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Title: Oligonucleotide–Peptide Complexes: Phase Control by Hybridization

Abstract

When oppositely charged polymers are mixed, counterion release drives phase separation; understanding this process is a key unsolved problem in polymer science and biophysical chemistry, particularly for nucleic acids, polyanions whose biological functions are intimately related to their high charge density. In the cell, complexation by basic proteins condenses DNA into chromatin, and membraneless organelles formed by liquid-liquid phase separation of RNA and proteins perform vital functions and have been linked to disease. Electrostatic interactions are also the primary method used for assembly of nanoparticles to deliver therapeutic nucleic acids into cells. This paper describes complexation experiments with oligonucleotides and cationic peptides spanning a wide range of polymer lengths, concentrations, and structures, including RNA and methylphosphonate backbones. We find that the phase of the complexes is controlled by the hybridization state of the nucleic acid, with double-stranded nucleic acids forming solid precipitates while single-stranded oligonucleotides form liquid coacervates, apparently due to their lower charge density. Adding salt "melts" precipitates into coacervates, and oligonucleotides in coacervates remain competent for sequence-specific hybridization and phase change, suggesting the possibility of environmentally responsive complexes and nanoparticles for therapeutic or sensing applications.

Authors:
ORCiD logo [1]; ORCiD logo [2];  [1];  [3];  [1];  [4];  [5]
  1. Univ. of Chicago, IL (United States). Inst. for Molecular Engineering
  2. Univ. of Chicago, IL (United States). Dept. of Chemistry
  3. Univ. of Central Florida, Orlando, FL (United States). Dept. of Materials Science and Engineering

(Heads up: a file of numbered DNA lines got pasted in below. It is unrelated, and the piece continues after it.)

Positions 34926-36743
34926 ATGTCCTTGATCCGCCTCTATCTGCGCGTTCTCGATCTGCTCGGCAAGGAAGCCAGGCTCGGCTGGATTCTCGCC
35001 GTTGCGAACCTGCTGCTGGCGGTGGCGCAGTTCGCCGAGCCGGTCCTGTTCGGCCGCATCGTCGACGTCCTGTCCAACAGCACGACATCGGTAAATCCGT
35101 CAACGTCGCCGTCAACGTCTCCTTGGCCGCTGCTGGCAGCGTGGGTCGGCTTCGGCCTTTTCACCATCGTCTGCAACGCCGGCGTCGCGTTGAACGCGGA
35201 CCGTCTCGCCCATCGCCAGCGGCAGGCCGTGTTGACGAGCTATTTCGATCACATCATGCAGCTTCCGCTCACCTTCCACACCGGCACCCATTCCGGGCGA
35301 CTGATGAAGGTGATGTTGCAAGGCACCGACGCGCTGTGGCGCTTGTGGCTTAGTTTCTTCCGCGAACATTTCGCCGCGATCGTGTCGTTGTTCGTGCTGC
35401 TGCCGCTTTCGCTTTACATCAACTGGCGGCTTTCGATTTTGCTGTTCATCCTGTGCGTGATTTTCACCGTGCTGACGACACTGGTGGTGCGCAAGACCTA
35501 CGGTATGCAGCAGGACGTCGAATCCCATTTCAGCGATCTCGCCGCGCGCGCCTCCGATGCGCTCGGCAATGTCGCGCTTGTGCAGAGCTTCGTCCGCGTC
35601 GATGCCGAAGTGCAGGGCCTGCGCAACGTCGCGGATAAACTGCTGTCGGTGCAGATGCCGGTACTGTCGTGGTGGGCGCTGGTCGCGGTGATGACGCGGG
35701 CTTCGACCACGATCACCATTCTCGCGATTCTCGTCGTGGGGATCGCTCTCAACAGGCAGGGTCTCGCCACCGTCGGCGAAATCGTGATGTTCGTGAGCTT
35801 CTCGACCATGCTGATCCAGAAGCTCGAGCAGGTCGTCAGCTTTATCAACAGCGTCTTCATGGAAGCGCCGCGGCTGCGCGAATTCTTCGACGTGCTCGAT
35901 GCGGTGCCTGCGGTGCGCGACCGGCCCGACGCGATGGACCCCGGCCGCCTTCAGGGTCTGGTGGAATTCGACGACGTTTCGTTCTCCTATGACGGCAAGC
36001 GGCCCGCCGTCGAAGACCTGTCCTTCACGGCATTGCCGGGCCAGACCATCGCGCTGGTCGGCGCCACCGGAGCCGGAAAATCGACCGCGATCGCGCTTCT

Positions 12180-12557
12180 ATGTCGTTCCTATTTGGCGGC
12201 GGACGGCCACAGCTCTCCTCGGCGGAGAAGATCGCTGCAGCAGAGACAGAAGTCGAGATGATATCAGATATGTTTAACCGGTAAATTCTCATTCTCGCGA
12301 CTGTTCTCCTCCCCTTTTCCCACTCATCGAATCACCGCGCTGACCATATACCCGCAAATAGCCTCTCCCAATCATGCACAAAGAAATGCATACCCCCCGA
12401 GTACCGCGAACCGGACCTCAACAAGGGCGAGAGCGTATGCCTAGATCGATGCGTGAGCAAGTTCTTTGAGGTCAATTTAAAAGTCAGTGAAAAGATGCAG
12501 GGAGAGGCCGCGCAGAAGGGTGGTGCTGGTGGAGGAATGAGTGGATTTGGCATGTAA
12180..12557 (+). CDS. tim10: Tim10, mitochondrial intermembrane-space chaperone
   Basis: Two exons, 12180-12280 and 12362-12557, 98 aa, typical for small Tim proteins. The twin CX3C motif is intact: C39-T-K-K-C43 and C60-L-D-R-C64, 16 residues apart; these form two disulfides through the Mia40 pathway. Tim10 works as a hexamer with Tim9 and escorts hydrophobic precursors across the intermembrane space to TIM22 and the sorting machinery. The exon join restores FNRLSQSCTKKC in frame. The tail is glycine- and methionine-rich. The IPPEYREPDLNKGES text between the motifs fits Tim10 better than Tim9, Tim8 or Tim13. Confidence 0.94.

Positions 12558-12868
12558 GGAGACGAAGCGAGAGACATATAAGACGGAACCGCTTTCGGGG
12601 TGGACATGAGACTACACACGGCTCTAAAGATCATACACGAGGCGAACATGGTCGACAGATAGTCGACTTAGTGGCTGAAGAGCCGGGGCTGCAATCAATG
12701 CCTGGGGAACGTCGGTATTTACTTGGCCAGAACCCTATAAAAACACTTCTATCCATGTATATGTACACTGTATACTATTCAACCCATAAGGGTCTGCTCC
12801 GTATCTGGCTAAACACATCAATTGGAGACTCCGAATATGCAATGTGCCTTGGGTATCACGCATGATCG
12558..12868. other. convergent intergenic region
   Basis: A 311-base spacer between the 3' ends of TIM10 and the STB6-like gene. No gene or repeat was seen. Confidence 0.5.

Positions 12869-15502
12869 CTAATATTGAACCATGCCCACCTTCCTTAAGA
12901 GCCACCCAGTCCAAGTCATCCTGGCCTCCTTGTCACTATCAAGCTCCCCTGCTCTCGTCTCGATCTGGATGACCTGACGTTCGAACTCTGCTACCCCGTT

4. Univ. of Puerto Rico at Rio Piedras, San Juan, PR (United States). Dept. of Biological Sciences
  5. Univ. of Chicago, IL (United States). Inst. for Molecular Engineering; Argonne National Lab. (ANL), Argonne, IL (United States). Inst. for Molecular Engineering
Publication Date:
Research Org.:
Argonne National Lab. (ANL), Argonne, IL (United States)
Sponsoring Org.:
USDOE Office of Science (SC), Basic Energy Sciences (BES) (SC-22). Materials Sciences & Engineering Division
OSTI Identifier:
1461292
Grant/Contract Number:  
AC02-06CH11357
Resource Type:
Journal Article: Accepted Manuscript
Journal Name:
Journal of the American Chemical Society
Additional Journal Information:
Journal Volume: 140; Journal Issue: 5; Journal ID: ISSN 0002-7863
Publisher:
American Chemical Society (ACS)
Country of Publication:
United States
Language:
English
Subject:
59 BASIC BIOLOGICAL SCIENCES; 37 INORGANIC, ORGANIC, PHYSICAL, AND ANALYTICAL CHEMISTRY; 36 MATERIALS SCIENCE

Citation Formats

Vieregg, Jeffrey R., Lueckheide, Michael, Marciel, Amanda B., Leon, Lorraine, Bologna, Alex J., Rivera, Josean Reyes, and Tirrell, Matthew V. Oligonucleotide–Peptide Complexes: Phase Control by Hybridization. United States: N. p., 2018. Web. doi:10.1021/jacs.7b03567.
Vieregg, Jeffrey R., Lueckheide, Michael, Marciel, Amanda B., Leon, Lorraine, Bologna, Alex J., Rivera, Josean Reyes, & Tirrell, Matthew V. Oligonucleotide–Peptide Complexes: Phase Control by Hybridization. United States. doi:10.1021/jacs.7b03567.